Kesarbai Kerkar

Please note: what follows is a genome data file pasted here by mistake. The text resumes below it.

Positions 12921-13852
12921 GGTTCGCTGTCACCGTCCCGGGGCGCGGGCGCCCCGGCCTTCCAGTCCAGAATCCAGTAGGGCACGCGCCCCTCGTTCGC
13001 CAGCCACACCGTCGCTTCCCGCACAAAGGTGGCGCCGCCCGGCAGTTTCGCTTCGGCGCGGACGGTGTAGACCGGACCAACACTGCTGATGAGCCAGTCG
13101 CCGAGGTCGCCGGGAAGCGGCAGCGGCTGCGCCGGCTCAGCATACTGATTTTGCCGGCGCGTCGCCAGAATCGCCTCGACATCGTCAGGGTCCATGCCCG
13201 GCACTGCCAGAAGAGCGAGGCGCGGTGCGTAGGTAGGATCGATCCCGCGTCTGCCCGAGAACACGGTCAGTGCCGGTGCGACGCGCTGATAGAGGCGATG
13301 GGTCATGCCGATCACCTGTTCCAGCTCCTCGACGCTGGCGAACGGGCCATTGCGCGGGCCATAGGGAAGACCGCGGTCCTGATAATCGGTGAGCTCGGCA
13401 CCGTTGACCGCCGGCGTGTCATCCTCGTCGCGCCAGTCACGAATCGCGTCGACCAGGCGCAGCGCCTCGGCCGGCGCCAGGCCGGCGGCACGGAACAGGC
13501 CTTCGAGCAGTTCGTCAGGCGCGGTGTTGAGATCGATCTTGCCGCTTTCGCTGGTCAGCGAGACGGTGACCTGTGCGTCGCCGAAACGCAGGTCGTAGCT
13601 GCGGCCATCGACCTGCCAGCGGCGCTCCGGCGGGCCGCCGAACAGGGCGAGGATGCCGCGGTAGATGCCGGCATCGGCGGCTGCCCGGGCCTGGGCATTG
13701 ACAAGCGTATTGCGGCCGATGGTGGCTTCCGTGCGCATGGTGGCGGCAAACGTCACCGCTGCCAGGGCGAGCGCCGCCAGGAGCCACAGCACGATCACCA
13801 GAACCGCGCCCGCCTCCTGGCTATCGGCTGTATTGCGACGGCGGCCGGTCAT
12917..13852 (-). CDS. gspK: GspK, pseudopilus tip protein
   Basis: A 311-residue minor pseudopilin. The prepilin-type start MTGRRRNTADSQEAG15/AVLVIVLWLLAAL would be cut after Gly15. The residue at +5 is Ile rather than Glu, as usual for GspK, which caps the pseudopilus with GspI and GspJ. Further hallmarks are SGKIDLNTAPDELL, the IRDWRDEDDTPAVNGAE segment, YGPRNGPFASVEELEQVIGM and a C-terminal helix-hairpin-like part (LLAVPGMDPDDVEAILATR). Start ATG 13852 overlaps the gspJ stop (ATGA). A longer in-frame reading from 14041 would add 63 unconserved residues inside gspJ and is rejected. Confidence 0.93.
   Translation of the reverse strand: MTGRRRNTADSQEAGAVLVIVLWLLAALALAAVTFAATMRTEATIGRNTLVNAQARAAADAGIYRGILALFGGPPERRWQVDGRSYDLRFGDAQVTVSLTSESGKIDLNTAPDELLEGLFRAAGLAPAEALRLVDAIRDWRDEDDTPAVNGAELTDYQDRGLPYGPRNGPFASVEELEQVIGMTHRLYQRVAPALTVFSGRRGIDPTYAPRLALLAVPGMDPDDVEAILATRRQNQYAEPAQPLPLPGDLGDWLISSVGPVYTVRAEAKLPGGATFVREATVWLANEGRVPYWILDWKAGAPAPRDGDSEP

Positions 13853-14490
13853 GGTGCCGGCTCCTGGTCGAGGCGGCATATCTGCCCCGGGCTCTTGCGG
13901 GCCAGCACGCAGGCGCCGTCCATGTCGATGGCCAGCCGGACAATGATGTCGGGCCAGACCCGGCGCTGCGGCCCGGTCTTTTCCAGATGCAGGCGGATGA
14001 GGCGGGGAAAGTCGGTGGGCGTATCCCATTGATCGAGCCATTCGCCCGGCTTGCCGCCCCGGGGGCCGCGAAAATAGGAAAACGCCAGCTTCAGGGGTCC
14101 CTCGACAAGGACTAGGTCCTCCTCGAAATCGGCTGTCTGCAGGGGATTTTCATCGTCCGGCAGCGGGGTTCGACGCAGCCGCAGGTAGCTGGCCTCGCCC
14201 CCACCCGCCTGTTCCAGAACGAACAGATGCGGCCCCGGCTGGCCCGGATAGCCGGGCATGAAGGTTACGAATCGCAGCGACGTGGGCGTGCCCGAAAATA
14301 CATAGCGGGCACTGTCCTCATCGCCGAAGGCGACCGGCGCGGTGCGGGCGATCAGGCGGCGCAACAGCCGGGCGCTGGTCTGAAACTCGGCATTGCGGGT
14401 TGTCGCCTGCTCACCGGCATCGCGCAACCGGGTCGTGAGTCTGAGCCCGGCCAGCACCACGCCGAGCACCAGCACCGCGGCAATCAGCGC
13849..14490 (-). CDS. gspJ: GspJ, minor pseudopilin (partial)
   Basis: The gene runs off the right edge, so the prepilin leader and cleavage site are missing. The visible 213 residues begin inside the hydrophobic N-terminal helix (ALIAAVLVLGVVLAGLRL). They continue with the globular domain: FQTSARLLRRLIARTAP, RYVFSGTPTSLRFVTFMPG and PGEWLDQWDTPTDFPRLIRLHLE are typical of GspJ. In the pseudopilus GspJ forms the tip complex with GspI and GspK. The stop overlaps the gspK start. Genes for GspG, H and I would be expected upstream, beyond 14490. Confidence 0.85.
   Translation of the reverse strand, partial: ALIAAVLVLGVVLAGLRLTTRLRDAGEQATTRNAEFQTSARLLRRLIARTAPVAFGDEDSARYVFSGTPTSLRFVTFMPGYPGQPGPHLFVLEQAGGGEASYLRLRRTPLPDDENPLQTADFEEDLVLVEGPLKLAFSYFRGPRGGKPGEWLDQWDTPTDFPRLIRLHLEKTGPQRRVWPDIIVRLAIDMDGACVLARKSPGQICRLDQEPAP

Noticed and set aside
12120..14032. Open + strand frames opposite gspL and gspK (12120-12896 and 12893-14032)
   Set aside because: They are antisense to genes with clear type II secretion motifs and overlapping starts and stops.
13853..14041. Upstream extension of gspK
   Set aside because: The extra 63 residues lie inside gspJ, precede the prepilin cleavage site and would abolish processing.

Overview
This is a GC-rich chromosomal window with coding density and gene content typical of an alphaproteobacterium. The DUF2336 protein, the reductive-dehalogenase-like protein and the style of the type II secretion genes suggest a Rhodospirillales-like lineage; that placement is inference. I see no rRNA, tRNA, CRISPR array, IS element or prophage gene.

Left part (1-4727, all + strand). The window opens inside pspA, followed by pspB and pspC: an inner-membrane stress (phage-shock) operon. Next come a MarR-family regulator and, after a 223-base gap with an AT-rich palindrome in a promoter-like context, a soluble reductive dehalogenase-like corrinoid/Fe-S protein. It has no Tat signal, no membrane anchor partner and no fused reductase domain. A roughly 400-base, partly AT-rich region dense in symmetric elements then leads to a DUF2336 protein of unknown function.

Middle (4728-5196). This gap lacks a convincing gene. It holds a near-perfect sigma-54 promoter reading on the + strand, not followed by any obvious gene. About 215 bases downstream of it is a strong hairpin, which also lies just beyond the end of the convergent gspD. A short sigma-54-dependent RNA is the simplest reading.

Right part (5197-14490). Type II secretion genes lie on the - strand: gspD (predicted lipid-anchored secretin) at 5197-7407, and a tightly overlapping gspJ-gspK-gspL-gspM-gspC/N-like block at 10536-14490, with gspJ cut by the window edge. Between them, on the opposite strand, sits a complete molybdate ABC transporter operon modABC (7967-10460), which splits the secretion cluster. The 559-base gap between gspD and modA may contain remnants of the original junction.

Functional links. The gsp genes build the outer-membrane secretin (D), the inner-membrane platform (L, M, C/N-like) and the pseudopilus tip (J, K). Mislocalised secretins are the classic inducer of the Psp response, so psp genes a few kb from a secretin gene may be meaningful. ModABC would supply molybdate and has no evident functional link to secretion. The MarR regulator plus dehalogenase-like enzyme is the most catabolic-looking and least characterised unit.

b. 1892- d. 1977 A deep, resonant and strident female voice with a tonic at approximately Saphed 5 (G), would seem unimaginable to many music lovers today. Most women singers of yesteryears had such voices, but Kesarbai Kerkar’s voice was marked by its clarity, projection and open quality, all of which were rewards of a long learning stint with Alladiya Khan (1855-1946), the founder of the Jaipur-Atrauli style. However, Kesarbai Kerkar’s musical journey went through many twists and turns before she had access to Alladiya Khan’s training. Her story is indicative of the trials and tribulations musicians and students had to undergo in those days. Originally from Keri village in Goa, Kesarbai grew up listening to bhajans and kirtans sung in local temples. At the age of eight, she stayed in Kolhapur and learnt for a period of eight months from vocalist and Kirana stalwart Abdul Karim Khan (1872-1938). On her return to Goa, she trained with eminent vocalist and veritable storehouse of compositions Ramkrishnabuwa Vaze (1871-1945), during his visits to Lamgaon. Meanwhile, Mumbai (earlier also known as Bombay) with its burgeoning trade and industry in the second half of the nineteenth century provided performers with alternate sources of patronage in the absence of major support that had come from princely rulers until the curtailment of the latter’s powers by the British colonial government. Musicians from Northern and Central India and from Goa and adjoining areas migrated to Mumbai as a result. Kesarbai followed suit and moved to Mumbai at the age of sixteen with her mother and uncle. In the city, Kesarbai pursued her passion for learning music and with the help of wealthy businessman Seth Vitthaldas Dwarkadas, arranged to study with Barkatullah Khan (c.1850/60-1928), an eminent sitar player of the time. During the two years of this teaching, Barkatullah Khan taught her occasionally between his stints as court musician at the Patiala durbar. In 1912, Kesarbai requested Alladiya Khan (1855-1946) to her teach her, when he stayed in Mumbai for a short period. He agreed to teach her, but she could not grasp much of his vocal style in the limited time. He was forced to leave for Kolhapur due to ill-health, and subsequently, Kesarbai continued her study with Barkatullah Khan who spent his vacation from the Patiala princely court in Pune and would visit Mumbai periodically. But, this training also did not last for long, as Barkatullah Khan took up service at the Mysore princely court and his time was, therefore, divided between Patiala, Mysore and Pune. Kesarbai then learnt from Bhaskarbuwa Bakhale (1869-1922) for four and a half months, but even this training was terminated when Bhaskarbuwa moved to Pune to take charge of the Bharat Gayan Samaj, a major music club for music education and performance. Kesarbai was once more at a loss, but she learnt from Ramkrishnabuwa Vaze for a short while thereafter. Kesarbai’s training was thus intermittent and interrupted until 1917. A turning point came in 1918 with her unimpressive recital in a concert series held to felicitate Lala Dulichand (c.1850-1921), a patron of music visiting Mumbai from Kolkata. It was then that Kesarbai finally decided to learn from none other than Alladiya Khan, as his style had impressed her during her earlier tutelage with him, and as he was respected for his knowledge and style by other senior vocalists. Consequently, she made efforts with the help of several sources including Lala Dulichand, to convince Alladiya Khan to teach her, but met with no success. It was only in 1920-21 that she managed with the help of Seth Vitthaldas Dwarkadas to convince Alladiya Khan to teach her. A written agreement was drawn up detailing conditions that were required to be fulfilled by her. These were: 1. A pre-determined amount was to be given to Alladiya Khan at the ganda-bandhan, a ceremony held to symbolise initiation into the master-disciple bond. 2. A monthly salary was to be paid to him. 3. The training would continue for approximately ten years. 4. Salary was not to be cut in case of his absence from tuition due to ill-health or if he were not in town. 5. She would have to travel to any town or city he chose to move to and continue training with him there. The ganda-bandhan took place on January 1, 1921. After learning from him for a month in Mumbai, Kesarbai traveled to Sangli for training, as Alladiya Khan was recuperating there after a bout of illness. The training continued on their return to Mumbai, with the morning session typically starting daily at 8 a.m. and continuing until 1 p.m. The second session for the day would begin at 4 p.m. and continue until 8 p.m. In addition, Kesarbai had to do intensive practice in the lower octave from 5.30 a.m. to 7.30 a.m. Practising for long hours took its toll and tired her voice, but it was only in extreme cases that Alladiya Khan allowed Kesarbai to rest for two to three days, as he believed in an unbroken practice regimen. This strict routine continued for eight years. Later, Alladiya Khan took up other tuitions in Mumbai and taught Kesarbai only in the mornings. He also traveled for fourteen months with Shankarrao Sarnaik’s drama company to teach Shankarrao. Kesarbai’s career as a performer after her prolonged training with Alladiya Khan began in the 1930s, and she soon rose to fame as a vocalist with a phenomenal presence on the musical firmament that lasted close to four decades. Interestingly, Kesarbai was extremely careful to maintain an uncompromising performance stature that made organisers and audiences alike hold her in high esteem. The strict discipline she followed was as apparent in her career as a performer as was it in her music. She never agreed to a programme offer if experiencing indifferent health. Accepting an engagement was followed by planning the repertoire for the concert and regular practice of the same with her accompanists prior to the concert. Conscious of her prestige as a performer, she decided to retire the moment she found that her voice was failing her. During her career, Kesarbai commanded respect from musicians and the cognoscenti and was one of the most highly paid artistes of her time. In recognition of her contribution to Indian music, Kesarbai received numerous awards, significant among which were Surshree conferred upon her by Sangeet Pravin Sangitanuragi Sajjan Saman Samiti (Kolkata) in 1948, Pramukh Acharya by Sangeet Natak Akademi in 1953, Padma Bhushan by Government of India in 1969, and First Rajya Gayika by Government of Maharashtra in 1969.   References: Prof. B.R. Deodhar, Thor Sangeetkar, (Marathi), Akhil Bharatiya Gandharva Mahavidyalaya Mandal, Mumbai, 1973. Susheela Misra, Great Masters of Hindustani Music, Hem Publishers Pvt. Ltd., New Delhi, 1981. Prof. S.R. Mehta, “Kesarbai Kerkar” in The Record News, The Journal of the Society of Indian Record Collectors, Vol. 11, July 1993.   Biographical note prepared by Aneesh Pradhan